How did Raymond Dart's discovery of the Taung Child convince him of its ancestral human link, and why did his attempt to prove this fail among paleoanthropologists?

Expert Answers

An illustration of the letter 'A' in a speech bubbles

When the skull that became known as the Taung Child or Australopithecus africanus was discovered in 1924, Raymond Dart became convinced that it belonged to a human ancestor because the skull showed evidence of a complex brain as well as small teeth that looked human. Further, Dart could tell that the owner of this skull once walked upright and not like an ape.

Dart, however, may have been too quick to present his claims, and his article about the Taung Child earned him plenty of criticism from others in the field. For one thing, the Piltdown Man hoax had occurred only a little more than a decade before, and paleoanthropologists were being extra careful at this point. They had lost credibility over Piltdown, and they were not willing to have the same thing happen twice.

Further, many scientists believed that the skull was much more like that of a baby chimpanzee or gorilla than any human ancestor. The young of those species have skulls that look quite human simply because they are not developed. Many paleoanthropologists also had set ideas about what the skulls of human ancestors should look like. They expected big brains and big teeth, not small, complex brains and small teeth, and they were not willing to let go of their expectations.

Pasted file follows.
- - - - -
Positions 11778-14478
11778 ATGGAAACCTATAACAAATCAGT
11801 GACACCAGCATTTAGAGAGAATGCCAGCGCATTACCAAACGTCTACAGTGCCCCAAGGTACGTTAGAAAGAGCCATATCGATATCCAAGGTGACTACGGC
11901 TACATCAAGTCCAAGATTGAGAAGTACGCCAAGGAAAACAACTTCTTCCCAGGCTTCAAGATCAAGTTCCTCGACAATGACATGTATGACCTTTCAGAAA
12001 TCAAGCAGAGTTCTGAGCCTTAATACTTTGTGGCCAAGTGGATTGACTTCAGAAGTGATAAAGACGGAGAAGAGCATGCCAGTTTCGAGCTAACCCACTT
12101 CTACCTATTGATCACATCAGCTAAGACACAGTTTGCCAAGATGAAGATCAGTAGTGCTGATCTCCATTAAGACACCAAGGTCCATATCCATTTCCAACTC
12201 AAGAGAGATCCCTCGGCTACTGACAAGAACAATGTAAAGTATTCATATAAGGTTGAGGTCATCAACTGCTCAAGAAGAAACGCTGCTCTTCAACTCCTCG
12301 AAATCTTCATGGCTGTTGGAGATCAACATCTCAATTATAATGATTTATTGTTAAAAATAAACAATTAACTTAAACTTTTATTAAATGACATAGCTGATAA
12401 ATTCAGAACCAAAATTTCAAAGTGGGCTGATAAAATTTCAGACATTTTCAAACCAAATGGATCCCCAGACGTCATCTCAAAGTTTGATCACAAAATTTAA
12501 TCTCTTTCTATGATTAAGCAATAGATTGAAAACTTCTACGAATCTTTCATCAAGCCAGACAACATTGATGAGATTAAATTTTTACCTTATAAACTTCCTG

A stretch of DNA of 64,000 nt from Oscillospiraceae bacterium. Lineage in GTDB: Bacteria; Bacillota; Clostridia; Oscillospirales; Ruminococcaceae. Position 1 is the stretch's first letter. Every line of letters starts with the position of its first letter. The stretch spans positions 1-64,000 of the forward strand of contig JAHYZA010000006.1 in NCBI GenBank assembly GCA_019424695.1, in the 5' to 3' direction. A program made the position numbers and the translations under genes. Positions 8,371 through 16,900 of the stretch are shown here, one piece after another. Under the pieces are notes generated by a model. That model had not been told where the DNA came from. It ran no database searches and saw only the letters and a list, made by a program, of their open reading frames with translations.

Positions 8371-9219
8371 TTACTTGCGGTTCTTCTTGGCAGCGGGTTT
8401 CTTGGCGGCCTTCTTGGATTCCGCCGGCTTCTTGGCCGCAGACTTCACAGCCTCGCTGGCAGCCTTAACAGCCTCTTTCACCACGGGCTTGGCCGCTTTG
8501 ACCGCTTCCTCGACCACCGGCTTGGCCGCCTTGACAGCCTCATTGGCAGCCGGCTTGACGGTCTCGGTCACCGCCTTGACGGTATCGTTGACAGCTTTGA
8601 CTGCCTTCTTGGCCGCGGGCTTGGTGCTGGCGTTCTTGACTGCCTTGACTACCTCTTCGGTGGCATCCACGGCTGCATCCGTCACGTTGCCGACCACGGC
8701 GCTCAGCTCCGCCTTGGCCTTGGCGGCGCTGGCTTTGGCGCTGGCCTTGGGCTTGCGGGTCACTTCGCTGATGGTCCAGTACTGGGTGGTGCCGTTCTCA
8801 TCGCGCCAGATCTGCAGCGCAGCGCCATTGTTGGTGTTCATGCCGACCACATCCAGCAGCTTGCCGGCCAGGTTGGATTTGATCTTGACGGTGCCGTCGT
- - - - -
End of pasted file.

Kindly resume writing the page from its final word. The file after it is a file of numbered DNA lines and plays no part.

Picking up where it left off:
Finally, in the 1920s, many people were still firmly against the idea of human evolution for religious or other reasons. These people protested mightily, and Dart even received some threats.

Over the following decades, though, paleoanthropologists did come to accept Dart's claims, and today the Taung Child is considered a humanoid, the evolutionary ancestor of human beings.

See eNotes Ad-Free

Start your 48-hour free trial to get access to more than 30,000 additional guides and more than 350,000 Homework Help questions answered by our experts.

Get 48 Hours Free Access
Approved by eNotes Editorial